Sri Aurobindo observes that some hold the innate urge to express itself that exists in Life as the force that must be ascendant and the intellect should become a servant of this “Will to Life”.  “…the intelligence is only useful in so far as it serves that and that Life must not be repressed, minimised and mechanised by the arbitrary control of reason.  Life has greater powers in it which must be given a freer play; for it is they alone that evolve and create.  On the other hand, it is felt that reason is too analytical, too arbitrary, that it falsifies life by its distinctions and set classifications and the fixed rules based upon them and that there is some profounder and larger power of knowledge, intuition or another, which is more deeply in the secrets of existence.  This larger intimate power is more one with the depths and sources of existence and more able to give us the indivisible truths of life, its root realities and to work them out, not in an artificial and mechanical spirit but with a divination of the secret Will in existence and in a free harmony with its large, subtle and infinite methods.  In fact, what the growing subjectivism of the human mind is beginning obscurely to see is that the one sovereign godhead is the soul itself which may use reason for one of its ministers, but cannot subject itself to its own intellectuality without limiting its potentialities and artificialising its conduct of existence.”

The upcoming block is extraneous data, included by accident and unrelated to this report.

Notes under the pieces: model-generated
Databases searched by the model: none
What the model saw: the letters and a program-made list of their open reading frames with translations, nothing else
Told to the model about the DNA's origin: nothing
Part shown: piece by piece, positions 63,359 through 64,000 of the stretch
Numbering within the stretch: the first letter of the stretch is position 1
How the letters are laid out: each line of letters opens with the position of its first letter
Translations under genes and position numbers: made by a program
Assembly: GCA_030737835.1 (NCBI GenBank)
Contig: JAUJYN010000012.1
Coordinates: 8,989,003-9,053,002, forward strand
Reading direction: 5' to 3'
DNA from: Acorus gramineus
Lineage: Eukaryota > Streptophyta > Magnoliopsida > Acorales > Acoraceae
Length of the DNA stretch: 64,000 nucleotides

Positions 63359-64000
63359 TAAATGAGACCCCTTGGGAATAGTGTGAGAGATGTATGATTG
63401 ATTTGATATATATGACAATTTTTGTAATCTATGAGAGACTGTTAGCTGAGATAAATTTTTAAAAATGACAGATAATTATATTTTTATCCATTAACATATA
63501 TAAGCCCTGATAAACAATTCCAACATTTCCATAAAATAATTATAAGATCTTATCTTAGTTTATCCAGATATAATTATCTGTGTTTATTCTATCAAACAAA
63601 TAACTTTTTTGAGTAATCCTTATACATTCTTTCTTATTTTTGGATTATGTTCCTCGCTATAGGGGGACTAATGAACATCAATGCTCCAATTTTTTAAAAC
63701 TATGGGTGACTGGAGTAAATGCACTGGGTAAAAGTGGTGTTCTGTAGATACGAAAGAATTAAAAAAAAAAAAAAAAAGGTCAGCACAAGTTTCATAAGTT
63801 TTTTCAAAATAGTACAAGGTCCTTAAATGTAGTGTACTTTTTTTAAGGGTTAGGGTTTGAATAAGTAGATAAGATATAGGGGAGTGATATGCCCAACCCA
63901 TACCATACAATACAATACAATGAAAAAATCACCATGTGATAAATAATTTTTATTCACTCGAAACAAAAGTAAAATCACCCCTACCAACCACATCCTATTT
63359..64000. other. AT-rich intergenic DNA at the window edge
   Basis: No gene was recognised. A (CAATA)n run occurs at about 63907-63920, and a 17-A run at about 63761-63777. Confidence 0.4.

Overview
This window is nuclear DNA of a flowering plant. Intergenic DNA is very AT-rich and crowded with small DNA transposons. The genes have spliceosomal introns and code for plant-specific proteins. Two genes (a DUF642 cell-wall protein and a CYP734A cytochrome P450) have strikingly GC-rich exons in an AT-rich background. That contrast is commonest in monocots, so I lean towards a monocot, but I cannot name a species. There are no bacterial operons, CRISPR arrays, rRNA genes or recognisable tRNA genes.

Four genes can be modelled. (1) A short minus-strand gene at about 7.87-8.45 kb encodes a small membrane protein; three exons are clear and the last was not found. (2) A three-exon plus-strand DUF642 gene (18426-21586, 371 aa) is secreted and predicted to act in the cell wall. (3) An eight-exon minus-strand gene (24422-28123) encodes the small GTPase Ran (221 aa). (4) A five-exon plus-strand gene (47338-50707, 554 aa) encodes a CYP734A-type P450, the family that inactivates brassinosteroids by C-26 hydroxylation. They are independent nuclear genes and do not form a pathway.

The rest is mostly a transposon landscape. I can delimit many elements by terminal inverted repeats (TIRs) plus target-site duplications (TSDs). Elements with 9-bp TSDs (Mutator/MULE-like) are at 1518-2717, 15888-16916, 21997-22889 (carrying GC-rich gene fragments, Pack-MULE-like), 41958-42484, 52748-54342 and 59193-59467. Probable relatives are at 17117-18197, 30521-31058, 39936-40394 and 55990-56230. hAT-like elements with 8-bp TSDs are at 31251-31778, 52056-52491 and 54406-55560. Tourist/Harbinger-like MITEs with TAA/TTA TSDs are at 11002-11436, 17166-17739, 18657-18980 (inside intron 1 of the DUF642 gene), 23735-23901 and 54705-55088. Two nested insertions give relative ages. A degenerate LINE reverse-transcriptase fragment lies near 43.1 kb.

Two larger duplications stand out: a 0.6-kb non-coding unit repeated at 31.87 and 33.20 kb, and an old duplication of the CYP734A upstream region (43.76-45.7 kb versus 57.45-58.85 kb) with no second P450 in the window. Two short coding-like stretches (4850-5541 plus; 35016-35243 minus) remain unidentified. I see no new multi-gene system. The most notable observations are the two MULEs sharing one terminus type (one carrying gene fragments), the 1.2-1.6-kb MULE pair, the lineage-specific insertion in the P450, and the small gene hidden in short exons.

Sri Aurobindo, The Human Cycle: The Psychology of Social Development, Chapter 11,  The Reason as Governor of Life, pg. 106

Are There Greater Powers Than Reason?